NZIER’s Shadow Board recommends the RBNZ cut the OCR

09 August 2016

By Christina Leung

New Zealand Institute of Economic Research (Inc)

Media release

For immediate release Tuesday 9 August 2016

There is some division amongst NZIER’s Monetary Policy Shadow Board over what the Reserve Bank should do with its Official Cash Rate this Thursday, but on balance the Board recommends a 25bp cut.

“The tension between weak generalised inflation and rampant house price inflation has become even tighter, against a backdrop of decent momentum in the New Zealand economy. The high New Zealand dollar is also adding to the pressure for the Reserve Bank to cut interest rates.” said Christina Leung, Senior Economist at NZIER.

“The Shadow Board, on balance, recommends the Reserve Bank cut the OCR to 2 percent on Thursday, but there is still a reasonable constituency for leaving interest rates on hold. The continued broad-based strengthening of the housing market across New Zealand poses a risk to financial stability, but the Reserve Bank is looking to address this through further macro-prudential measures.

With the primary focus of its Policy Targets Agreement on lifting inflation back to its 2% mid-point target, the Reserve Bank is likely to see scope to cut interest rates.”

The Shadow Board’s average recommended interest rate fell from 2.22 percent in June to 2.08 percent in August.

Figure 1 NZIER’s Shadow Board recommends the Reserve Bank cut the OCR by 0.25% on Thursday

Source:  NZIER Monetary Policy Shadow Board

Figure 2 Individual participants’ recommended rate settings – 3 August 2016

Source:  NZIER Monetary Policy Shadow Board

Table 1 Participant comments

Participant comments are always optional and can be limited to 60 words.

Scott Gardiner Small business facing challenges particularly in the regions and the dairy challenges mean spending has been significantly reduced. It is necessary to find ways stimulate business outside of relying on strong housing market. We are seeing SMEs wanting to work more with accountants to invest in capital expenditure.
Arthur Grimes No comment.
Michael Gordon The stronger NZ dollar will frustrate the RBNZ, but the outlook for inflation still seems to be for an uncomfortably slow return to target rather than a continued undershoot. Further easing is appropriate, but not dramatically so.
Kirk Hope No comment.
Viv Hall Given NZ's current and foreseeable economic conditions and policy settings, the recommendation I drafted on Tuesday 2 August was for no change to the OCR of 2.25%. However, the subsequent RBA decision to lower their cash rate by 25 basis points to 1.50% has created a 75bp trans-Tasman difference. Reluctantly, therefore, I now recommend a 25bp (but not a 50bp) cut to NZ's OCR.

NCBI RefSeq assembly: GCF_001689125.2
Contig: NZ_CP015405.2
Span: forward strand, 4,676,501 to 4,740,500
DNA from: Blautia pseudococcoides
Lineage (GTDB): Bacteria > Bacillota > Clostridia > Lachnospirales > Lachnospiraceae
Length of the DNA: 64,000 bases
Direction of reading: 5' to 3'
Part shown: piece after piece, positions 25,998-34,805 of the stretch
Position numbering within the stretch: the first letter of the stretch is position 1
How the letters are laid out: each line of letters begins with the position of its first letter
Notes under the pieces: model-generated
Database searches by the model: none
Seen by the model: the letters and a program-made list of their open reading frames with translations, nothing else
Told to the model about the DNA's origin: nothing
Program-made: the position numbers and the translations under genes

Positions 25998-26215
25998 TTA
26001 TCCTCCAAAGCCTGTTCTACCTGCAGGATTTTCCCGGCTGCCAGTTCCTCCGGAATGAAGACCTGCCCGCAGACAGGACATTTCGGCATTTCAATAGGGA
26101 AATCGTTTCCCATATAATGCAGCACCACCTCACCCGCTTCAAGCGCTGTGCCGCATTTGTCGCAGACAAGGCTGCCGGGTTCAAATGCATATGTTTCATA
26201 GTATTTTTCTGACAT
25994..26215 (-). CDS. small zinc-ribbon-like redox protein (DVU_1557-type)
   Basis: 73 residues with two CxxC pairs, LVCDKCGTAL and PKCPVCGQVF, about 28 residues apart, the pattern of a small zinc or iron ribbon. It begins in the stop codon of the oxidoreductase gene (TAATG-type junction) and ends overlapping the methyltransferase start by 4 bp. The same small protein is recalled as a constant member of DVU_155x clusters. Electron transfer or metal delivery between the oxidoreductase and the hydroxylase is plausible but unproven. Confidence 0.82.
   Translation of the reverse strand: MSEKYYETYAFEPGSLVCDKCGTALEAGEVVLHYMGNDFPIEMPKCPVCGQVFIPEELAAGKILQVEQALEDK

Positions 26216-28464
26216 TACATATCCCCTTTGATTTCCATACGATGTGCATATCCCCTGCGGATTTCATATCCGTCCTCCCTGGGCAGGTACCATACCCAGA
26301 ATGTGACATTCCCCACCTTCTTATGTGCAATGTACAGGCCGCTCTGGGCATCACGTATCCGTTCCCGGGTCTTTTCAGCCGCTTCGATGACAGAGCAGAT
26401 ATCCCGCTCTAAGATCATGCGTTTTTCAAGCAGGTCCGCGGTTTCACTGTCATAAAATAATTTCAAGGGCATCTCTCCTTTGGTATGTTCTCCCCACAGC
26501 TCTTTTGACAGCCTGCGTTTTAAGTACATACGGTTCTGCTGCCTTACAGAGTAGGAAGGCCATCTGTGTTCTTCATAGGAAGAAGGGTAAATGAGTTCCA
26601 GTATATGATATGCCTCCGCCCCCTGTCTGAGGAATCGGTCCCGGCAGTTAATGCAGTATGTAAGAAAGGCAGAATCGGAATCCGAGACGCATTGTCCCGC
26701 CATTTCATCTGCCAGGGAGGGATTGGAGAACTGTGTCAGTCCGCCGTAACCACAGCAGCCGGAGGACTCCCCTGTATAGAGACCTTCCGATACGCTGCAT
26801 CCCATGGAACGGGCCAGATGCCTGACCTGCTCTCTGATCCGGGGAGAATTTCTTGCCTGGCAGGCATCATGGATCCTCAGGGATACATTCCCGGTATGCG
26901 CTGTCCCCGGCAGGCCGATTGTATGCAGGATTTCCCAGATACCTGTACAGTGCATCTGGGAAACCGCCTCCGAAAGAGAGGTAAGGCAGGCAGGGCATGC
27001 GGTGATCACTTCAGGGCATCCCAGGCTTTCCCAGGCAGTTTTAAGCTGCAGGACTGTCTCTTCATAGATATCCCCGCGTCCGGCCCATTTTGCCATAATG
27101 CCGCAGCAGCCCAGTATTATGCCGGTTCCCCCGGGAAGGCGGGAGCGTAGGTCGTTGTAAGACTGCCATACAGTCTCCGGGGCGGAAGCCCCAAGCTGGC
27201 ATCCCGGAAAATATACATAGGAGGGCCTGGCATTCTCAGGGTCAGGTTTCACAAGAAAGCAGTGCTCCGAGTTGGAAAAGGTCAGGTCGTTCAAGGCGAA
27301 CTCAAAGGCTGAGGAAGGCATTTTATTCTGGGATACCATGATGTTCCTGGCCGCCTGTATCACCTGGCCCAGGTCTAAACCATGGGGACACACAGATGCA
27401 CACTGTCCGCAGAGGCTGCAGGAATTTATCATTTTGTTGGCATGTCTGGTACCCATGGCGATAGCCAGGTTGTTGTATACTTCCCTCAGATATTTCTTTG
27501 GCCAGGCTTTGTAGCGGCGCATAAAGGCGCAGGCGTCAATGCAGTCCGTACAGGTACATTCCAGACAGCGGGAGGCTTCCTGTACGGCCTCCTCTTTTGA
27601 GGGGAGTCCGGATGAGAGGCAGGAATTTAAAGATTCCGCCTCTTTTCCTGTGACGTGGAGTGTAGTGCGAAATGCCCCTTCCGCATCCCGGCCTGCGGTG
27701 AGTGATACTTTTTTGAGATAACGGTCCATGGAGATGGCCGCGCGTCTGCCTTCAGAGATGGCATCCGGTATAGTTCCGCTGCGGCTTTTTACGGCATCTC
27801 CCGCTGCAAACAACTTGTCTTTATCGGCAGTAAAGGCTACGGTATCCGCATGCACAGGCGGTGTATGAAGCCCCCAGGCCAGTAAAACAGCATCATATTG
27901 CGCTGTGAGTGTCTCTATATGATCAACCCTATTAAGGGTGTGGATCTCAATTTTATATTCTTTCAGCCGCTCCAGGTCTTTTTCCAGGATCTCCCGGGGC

Stephen Toplis Current interest rates are entirely inappropriate. Either they have to be much higher to choke off the housing market or much lower to materially affect inflation. The PTA says the latter should get prominence, hence our leaning in that direction. But the truth of the matter is that interest rates are not the problem nor the solution at the moment.
Dave Taylor No comment.
Prasanna Gai No comment.
Zoe Wallis From an inflation targeting viewpoint, a weaker global growth outlook, a high NZD, and soft inflation pressure (particularly outside of construction/housing-related sectors) argue in favour of further rate cuts. While economic growth is solid for now, the factors above add downside risk to the local outlook over the medium-term.

About the NZIER Monetary Policy Shadow Board

NZIER’s Monetary Policy Shadow Board is independent of the Reserve Bank of New Zealand. Individuals’ views are their own, not those of their respective organisations. The next Shadow Board release will be Tuesday 20 September 2016, ahead of the RBNZ’s Monetary Policy Statement. Past releases are available from the NZIER website:   

Shadow Board participants share out 100 points across possible interest rates to indicate what they believe is the most appropriate Official Cash Rate setting for the economy. Combined, these scores form a Shadow Board view ahead of each monetary policy decision.

Participants show where they think interest rates should be, not what they believe will happen.

The NZIER Monetary Policy Shadow Board aims to:

  • encourage informed debate on each interest rate decision
  • help inform how a Board structure might operate
  • explore how Board members could use probabilities to express uncertainty.

For further information please contact:
Christina Leung, Senior Economist & Head of Membership Services
christina.leung, 021 992 985